Goes to B-5
On March 24, 1995, I arrived at the front door of Babylonian Productions in Sun Valley, California just at the stroke of noon. Sun Valley is about 30 miles north of LA.. and centered between Burbank (the "Tonight Show") and Pasadena (the Planetary Society and J.P.L - but thatís another story). Aqua Productions produces the popular Sci-Fi series, Babylon-5 - and as a contributing artist, I was their guest.|
After getting through security I was lead into the office and workshop of Daniel Saks, the props/art director (he ordered my photos for B-5). The office reminded me of up-stairs at my house - billions of little projects everywhere. I was in this room for about 15 minutes and as I milled around, people kept walking through from all directions. It was like I was at central control, turns out that the room had four doors but you couldnít see them because of all the posters and stuff. I met John Iacovelli who is a long time friend of Don Hamilton of Spokane and my first contact to B-5. John Iacovelli is the Production Designer (his name is in the credits right after JMS).
Eventually this guy named Mitch, I think he was the visual effects man, got the job of giving me the grand tour of the facility. But first - lunch. Mitch took me through a maze of hallways and pointed out a prop room that was piled to the roof (and the ceiling was 3 stories up) as we made our way to the back lot.
Lunch was served banquet style. There were about 30 or 40 people around when we arrived but there was seating for over a hundred. I was trying not to look too disappointed that I didnít recognize anyone when I realized that I was standing next to Captain John Sharidan (Bruce Boxlightener) and had to 'make like Spock' and totally control my emotions. "Whoa!" I thought, "This could be fun!" By the time we had finished a great lunch, I had seen: Garobaldi - Chief of Security, Lieutenant Commander Ivanova, the Telepath - Talia Winters, and the Doctor, as well as a dozen other prominent personalities and even J.Michael Straczynski the Executive Producer/Writer. All in all it was the most exciting lunch I ever had. We left for the sets and the grand tour of the Space Station Babylon-5.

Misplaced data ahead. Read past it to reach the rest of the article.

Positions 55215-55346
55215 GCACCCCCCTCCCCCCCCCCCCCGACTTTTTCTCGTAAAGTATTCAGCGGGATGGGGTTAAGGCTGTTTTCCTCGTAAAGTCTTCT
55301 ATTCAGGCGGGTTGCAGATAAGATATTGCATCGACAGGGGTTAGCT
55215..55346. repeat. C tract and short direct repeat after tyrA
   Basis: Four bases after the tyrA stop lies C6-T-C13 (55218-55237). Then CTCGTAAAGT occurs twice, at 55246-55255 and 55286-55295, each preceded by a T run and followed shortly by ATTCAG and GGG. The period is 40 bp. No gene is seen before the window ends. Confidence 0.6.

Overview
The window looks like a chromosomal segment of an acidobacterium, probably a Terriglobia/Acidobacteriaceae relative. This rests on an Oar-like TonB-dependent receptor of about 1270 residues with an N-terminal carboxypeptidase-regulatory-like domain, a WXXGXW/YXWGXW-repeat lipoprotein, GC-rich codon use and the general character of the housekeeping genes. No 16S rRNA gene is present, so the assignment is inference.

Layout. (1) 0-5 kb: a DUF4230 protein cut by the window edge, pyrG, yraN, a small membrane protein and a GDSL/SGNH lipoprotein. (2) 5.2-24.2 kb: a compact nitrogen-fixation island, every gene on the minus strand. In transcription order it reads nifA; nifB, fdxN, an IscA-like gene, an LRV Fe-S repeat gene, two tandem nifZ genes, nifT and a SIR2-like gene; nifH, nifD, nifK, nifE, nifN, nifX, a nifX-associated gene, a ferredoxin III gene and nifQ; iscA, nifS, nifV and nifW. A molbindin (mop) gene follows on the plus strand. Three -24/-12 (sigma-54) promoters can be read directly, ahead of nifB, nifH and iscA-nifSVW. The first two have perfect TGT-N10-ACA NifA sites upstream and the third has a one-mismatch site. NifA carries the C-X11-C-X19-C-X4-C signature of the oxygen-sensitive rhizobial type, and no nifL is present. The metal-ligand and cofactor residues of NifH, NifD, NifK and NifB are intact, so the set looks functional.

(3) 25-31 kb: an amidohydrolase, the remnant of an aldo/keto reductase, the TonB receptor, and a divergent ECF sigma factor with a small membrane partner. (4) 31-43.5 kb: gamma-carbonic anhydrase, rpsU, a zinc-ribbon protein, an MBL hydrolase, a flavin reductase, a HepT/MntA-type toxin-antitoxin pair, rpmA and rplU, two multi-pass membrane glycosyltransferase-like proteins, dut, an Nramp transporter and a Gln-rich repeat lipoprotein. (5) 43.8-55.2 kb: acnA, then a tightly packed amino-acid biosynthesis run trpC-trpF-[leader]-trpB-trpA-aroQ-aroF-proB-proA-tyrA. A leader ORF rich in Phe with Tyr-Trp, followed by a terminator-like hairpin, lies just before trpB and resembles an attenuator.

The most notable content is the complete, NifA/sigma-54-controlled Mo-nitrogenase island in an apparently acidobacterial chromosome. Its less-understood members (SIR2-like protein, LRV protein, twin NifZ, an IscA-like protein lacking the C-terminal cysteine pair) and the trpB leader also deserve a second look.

As we went through the first set, Mitch told me all about everything. It seems the sliding doors on B-5 work about the same as the doors on Star Trek's Enterprise. Someone makes a Pussssssh sound and someone else inside the wall pulls the door open. It takes split second timing - or a retake and a nose straightening. Anyway, to make a long story a little shorter, I have been in just about every room of the space station Babylon 5. My favorites were the 'Eclipse' cafe, 'C & C' and of course the human crew quarters with my images on the walls! When I watch the show now it is really like Iíve been there. De Ja Vous all over again.
To top off the trek, we went onto the screening room and watched about a half hour of what they call in the business, the 'dailies.' This is where editors watch ALL the takes and do a lot of cutting and cracking up. By this I mean that what I saw was very funny. These actors must all be comedians at heart because they really have a hard time doing this stuff with a straight face. The funniest of them all was the Telepath - Talia Winters, but I can't tell you why, (yes - I'd have to kill you!). It's easy to see why it takes days of hard labor just to get a few seconds of final production. And I thought it was all those special effects computer graphics.
Well, I feel like I have been where no Keystone Astronomer has been before. I have to tell you that this expedition ranks among my top ten. Due to 'proprietary' and security concerns I was not allowed to have a camera of any kind so you will just have to take my word for it that this all happened.
If you watch carefully, you can see my work on the walls of the human crew quarters.
1. Briefly summarize your involvement with B5.
My involvement with B5 is a cosmic fluke of the Universe. I have a friend, who has a friend, who works for B5, and he needed "spacey" set dressing in a hurry, for FREE for the first season.
|I sent a half dozen prints and the rest is future history. They used 6 of my images for the first season. When they got the 'go' for the second season, the set director (Daniel Saks) ordered a bunch of large prints from my portfolio and I even got paid for those prints (Of course I didn't tell them that I would have paid to have my work on the show). They used eight (8) more images for seasons 2 through 4. When they got the 'go' for season 5, another order was placed by the current set director, Jason Howard. The new captainís quarters have been adorned with no less than 9 of my images - all new except one, a larger print of my Aurora Galore.|
I have just been invited to be an extra in a crowd scene in season five! I will be driving down to LA at the end of February, 1998. I am so excited I can hardly stand it!! (Update 8/15/98: I am in a Zocolo crowd scene in the 3rd to the last season five episode - "The Wheel of Fire" See my site for that story. It airs on TNT on November 4, 1998|